4th Issue

Do not miss these key investment opportunities in 8 countries!

Part 2

Doing Business in the Middle East: Do not miss these key investment opportunities in these countries!


The largest Arab Country, the richness of Algeria lies in its huge surface area. It’s almost 2 million km2 (almost one million miles2). Algeria has 38.7 million inhabitants, with 64% of its population aged between 15 and 59.

Although an increasing number of foreign investors are moving into Algeria, it is still a weak exporter.

The country has many rich natural resources, as OPEC ranks it as having the 10th largest resource of natural gas in the world, as well as being 6th largest gas exporter  – but only 16th in terms of oil reserves. Algeria has a cushion of $173 bn in foreign currency reserves and a large hydrocarbon stabilisation fund.

Potential key investment areas 

  • Safety & security equipment
  • Transport
  • Telecommunications
  • Energy
  • Healthcare
  • Fishery
  • Tourism
  • Oil
  • Pharmaceutical industry


Against all odds, Palestine is still a place where investors can find profitable opportunities. A report by the World Bank about the economic situation in Palestine explained that following robust growth in previous years, economic activity in Palestine has been on a downward path since 2012.

Growth over the last few years has mainly been driven by large inflows of donor aid that has enabled the expansion of the public sector, resulting in consumption driven growth. Decomposition of recent growth trends indicates that the contribution of government-funded services to the economy has been on the rise, while the share of trade sectors has declined, mainly due to the ongoing Israeli restrictions on movement, trade, and access to Area C. Two studies were conducted regarding the potential for investment in Palestine «A Palestinian Private Sector Initiative for Investment, Growth and Employment « published by Portland Trust, and more recently, «The Initiative for the Palestinian Economy» by The Office of the Quartet in Jerusalem.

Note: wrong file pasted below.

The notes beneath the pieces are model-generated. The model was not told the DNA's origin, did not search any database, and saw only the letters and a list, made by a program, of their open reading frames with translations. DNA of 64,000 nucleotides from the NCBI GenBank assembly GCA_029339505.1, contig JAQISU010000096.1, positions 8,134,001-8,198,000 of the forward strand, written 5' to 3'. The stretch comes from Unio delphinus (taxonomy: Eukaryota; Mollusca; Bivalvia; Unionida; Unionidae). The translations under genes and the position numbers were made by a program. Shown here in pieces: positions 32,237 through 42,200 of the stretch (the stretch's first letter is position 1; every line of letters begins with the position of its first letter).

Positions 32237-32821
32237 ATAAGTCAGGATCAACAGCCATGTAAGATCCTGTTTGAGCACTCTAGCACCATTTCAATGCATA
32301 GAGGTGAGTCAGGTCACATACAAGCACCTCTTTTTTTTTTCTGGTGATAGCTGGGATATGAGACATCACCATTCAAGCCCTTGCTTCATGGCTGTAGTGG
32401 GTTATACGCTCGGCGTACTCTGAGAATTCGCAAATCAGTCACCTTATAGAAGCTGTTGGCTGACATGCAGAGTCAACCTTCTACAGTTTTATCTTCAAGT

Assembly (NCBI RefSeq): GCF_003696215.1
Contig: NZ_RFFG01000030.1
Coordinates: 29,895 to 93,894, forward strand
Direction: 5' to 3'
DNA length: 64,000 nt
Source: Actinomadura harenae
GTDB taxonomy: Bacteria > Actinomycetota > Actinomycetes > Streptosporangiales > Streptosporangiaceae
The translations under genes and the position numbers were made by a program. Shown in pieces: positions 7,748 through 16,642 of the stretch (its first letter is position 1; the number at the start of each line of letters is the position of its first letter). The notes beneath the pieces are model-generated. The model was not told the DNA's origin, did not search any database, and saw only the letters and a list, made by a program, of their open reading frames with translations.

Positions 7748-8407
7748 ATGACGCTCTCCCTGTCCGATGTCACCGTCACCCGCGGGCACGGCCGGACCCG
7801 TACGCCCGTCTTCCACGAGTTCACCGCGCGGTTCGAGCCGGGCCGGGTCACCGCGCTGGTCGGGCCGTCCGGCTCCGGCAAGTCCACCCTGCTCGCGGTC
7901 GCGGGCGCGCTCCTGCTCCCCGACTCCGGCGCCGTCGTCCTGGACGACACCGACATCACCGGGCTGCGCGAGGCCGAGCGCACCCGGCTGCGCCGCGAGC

Palestine’s population reached 4.17 million: 2.58 million in the West Bank and 1.59 million in the Gaza Strip. In In 3Q2013, Palestinian GDP was 2.6% higher than in In 3Q2012 in real terms, but decreased by 1.3% with respect to the previous quarter. In 2012, unemployment amongst young people reached 39%.

Potential key investment areas:

  • Tourism
  • Light manufacturing
  • Information communication technology
  • IT & Digital Entrepreneurship
  • Agriculture
  • Energy
  • Construction (see our special report in this issue)
  • Building materials
  • Water
  • Agriculture


With a population of over 80 million and GDP of $257 bn, the Egyptian economy is one of the largest in the Middle East and North Africa. Egypt has traditionally been an attractive market for US companies, thanks to its unique mix of demographics and commercial links to the broader world, as well as a demonstrated ability to provide companies with a platform for their commercial activities throughout the Middle East. It is however, suffering from a post-revolution economic slowdown and political instability, causing many to withdraw personnel for security reasons.

Potential key investment areas: 

  • Construction/Engineering
  • Architecture
  • Education/Training services
  • Electrical power systems
  • Medical equipment
  • Port shipbuilding
  • Renewable energy
  • Security & safety
  • Telecommunications
  • Water equipment, resources & services
  • Tourism


Jordan, a country of 6.5 million people, enjoys an exceptional geographical location and is increasingly becoming a regional hub for trade and investment for neighbouring countries. Despite the challenging political situation in the area, as mentioned in some of our other articles, Jordan has been very stable for business and investment. Jordan enjoys strong ties with its neighbours and the wider international business community. The Government of Jordan introduced several laws that provide various benefits to investors, giving a clear signal of the Government’s commitment to its future success in enhancing the country’s business environment. (Please also refer to our article in this issue on Jordan’s economy).

Potential key investment areas 

  • Renewables & Solar energy
  • Information Communication Technology
  • Healthcare/Medical equipment/Medical tourism
  • Environment Technology/Water
  • Safety & security
  • Training & capacity building
  • Tourism
  • Construction (see our special report in this issue)


Lebanon, a country of 4.2 million people, has an economy based on competition and private ownership. 70% of the country’s GNP depends on services and banking sectors which are predominant. Agriculture constitutes 10% and the industrial sector the remaining 20%. The Lebanese economy is based primarily on the service sector, which accounts for approximately 60% of GDP. Other subsectors are commerce, tourism, health care, higher education and financial services. On the energy level, 1.7 billion barrels of recoverable oil and 122 trillion ft3 of recoverable gas exists in the Levant Basin Province.